Jurats Vs. Acknowledgements

Acknowledgment and jurat certificates are the two most common notarial acts, yet there is confusion about the difference between these forms for many signers.  Some notaries even find it difficult to remember which procedures apply to which certificate.


A jurat is used when the signer is swearing to the content of the document.  The notary must administer an oath or affirmation to the signer in order to complete the jurat. A jurat also requires that the signer signs in the presence of the notary. It is possible to glean this information from the jurat certificate itself.  The wording states, “Subscribed and sworn to before me…” – subscribed meaning “signed” and sworn to mean that an oral oath or affirmation was given.  “Before me” means that both were done in the presence of the notary public.


An acknowledgment is used to verify the identity of the signer and to confirm that they signed the document.  They are not swearing to the truthfulness or validity of the document; they are simply acknowledging that they signed the document.  For an acknowledgment in the state of California, a signer is not required to sign the document in the presence of the notary public, but they are required to personally appear in front of the notary to confirm their signature.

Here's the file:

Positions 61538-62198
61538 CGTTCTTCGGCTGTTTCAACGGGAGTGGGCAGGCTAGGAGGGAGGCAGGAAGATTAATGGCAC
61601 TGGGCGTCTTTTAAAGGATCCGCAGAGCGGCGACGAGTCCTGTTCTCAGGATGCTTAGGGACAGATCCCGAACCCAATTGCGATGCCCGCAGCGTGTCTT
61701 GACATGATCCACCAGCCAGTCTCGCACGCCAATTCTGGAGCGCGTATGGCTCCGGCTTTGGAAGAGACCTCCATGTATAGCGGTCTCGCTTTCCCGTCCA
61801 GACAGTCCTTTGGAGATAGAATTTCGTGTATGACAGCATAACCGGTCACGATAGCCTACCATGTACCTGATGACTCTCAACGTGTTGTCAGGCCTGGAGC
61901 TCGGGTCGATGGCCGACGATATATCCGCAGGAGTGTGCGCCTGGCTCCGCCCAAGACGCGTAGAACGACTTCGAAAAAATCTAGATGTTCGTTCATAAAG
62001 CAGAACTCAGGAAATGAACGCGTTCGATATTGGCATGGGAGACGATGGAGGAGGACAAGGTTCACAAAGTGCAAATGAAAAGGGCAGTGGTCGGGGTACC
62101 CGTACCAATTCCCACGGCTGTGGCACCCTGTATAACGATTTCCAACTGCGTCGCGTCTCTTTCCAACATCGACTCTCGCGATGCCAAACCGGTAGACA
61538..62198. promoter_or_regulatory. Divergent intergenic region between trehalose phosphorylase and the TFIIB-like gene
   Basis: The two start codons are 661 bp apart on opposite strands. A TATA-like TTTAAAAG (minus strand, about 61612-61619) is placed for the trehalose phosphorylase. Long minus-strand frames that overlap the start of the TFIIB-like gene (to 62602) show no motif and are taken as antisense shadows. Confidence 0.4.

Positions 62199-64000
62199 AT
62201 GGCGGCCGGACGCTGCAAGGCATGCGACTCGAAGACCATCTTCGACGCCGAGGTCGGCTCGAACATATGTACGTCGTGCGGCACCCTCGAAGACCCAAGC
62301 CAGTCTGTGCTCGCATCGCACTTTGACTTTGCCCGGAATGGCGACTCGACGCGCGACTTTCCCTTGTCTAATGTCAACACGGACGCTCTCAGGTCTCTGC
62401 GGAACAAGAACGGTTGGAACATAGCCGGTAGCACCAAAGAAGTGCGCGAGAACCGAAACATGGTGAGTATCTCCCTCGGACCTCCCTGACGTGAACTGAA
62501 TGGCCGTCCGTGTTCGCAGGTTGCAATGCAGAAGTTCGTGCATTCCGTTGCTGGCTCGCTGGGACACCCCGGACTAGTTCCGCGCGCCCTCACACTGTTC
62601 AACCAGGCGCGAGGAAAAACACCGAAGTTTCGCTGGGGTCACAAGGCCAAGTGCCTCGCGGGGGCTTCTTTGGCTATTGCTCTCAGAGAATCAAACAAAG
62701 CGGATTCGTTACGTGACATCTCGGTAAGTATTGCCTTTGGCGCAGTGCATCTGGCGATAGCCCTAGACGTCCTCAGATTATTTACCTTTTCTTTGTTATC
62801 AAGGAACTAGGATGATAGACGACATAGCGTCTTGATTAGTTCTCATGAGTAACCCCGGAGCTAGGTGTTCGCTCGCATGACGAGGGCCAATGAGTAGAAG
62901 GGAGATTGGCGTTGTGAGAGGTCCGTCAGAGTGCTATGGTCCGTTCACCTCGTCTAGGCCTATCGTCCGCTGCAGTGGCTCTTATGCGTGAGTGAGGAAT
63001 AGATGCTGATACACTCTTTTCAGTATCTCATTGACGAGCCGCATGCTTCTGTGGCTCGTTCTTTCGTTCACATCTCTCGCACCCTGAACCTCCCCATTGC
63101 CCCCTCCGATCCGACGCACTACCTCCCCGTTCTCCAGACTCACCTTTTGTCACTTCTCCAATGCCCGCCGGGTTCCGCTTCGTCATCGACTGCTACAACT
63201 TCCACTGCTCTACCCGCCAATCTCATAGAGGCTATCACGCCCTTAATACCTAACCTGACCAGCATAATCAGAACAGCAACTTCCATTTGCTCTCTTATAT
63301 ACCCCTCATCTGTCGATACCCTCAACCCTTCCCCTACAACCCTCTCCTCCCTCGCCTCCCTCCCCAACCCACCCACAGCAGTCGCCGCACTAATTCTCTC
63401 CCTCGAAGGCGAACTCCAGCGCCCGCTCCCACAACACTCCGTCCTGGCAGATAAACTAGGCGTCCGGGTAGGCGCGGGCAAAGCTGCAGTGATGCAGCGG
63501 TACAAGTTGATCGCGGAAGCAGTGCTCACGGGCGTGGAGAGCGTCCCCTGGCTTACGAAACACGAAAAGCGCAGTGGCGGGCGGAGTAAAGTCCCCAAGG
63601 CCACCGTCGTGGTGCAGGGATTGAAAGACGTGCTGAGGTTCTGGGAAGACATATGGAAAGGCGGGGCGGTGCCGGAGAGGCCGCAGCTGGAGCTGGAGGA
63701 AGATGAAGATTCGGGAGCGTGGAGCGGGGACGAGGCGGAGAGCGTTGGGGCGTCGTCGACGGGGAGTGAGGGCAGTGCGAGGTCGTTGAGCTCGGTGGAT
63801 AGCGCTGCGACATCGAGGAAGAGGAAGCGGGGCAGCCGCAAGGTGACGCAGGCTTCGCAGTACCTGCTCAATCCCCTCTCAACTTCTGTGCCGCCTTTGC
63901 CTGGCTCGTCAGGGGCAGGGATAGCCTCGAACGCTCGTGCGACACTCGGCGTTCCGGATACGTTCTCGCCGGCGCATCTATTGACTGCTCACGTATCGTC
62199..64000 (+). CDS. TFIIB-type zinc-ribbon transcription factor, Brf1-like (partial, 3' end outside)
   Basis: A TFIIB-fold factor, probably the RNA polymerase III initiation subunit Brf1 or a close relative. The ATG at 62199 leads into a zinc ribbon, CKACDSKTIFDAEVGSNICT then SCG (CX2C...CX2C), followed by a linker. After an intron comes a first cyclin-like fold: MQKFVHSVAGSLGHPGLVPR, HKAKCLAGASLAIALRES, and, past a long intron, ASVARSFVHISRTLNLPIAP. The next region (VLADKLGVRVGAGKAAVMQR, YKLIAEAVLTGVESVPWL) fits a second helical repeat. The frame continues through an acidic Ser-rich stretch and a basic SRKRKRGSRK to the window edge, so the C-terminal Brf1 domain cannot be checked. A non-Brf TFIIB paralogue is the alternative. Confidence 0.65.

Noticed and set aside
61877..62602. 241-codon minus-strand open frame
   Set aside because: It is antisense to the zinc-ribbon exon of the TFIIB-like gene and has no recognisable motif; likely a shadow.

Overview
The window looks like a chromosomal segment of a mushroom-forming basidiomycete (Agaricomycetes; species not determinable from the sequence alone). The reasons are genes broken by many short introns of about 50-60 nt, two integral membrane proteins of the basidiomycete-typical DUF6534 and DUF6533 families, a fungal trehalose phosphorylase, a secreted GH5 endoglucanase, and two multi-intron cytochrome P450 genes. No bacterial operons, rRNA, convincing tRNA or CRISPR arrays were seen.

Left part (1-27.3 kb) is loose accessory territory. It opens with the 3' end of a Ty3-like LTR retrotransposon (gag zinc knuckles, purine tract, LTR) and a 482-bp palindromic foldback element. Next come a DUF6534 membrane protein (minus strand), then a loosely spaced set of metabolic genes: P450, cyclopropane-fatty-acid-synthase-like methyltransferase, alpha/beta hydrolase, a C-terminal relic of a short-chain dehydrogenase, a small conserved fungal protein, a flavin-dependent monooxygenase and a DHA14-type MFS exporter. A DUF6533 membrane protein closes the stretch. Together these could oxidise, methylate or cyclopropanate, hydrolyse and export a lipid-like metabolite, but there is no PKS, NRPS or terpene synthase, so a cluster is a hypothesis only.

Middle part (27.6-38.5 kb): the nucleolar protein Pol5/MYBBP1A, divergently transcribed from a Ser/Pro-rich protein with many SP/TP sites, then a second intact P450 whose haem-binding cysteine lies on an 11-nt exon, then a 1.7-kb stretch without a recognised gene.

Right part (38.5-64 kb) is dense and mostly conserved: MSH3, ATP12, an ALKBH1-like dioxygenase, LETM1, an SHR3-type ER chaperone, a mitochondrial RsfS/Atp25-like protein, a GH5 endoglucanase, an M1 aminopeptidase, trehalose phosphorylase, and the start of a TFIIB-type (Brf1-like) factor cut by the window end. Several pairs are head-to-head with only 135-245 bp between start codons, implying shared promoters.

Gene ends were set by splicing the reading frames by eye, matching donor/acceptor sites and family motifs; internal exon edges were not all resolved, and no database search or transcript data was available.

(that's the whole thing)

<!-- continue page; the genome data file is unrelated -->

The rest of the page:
While it is important for a notary to understand the difference between the two, California notaries public are not allowed to determine which type of certificate a signer uses.  To do so would be considered practicing law without a license. A Notary can only ask the signer which form they prefer; if they don’t know, the notary will refer them to the originator of the document for an answer.

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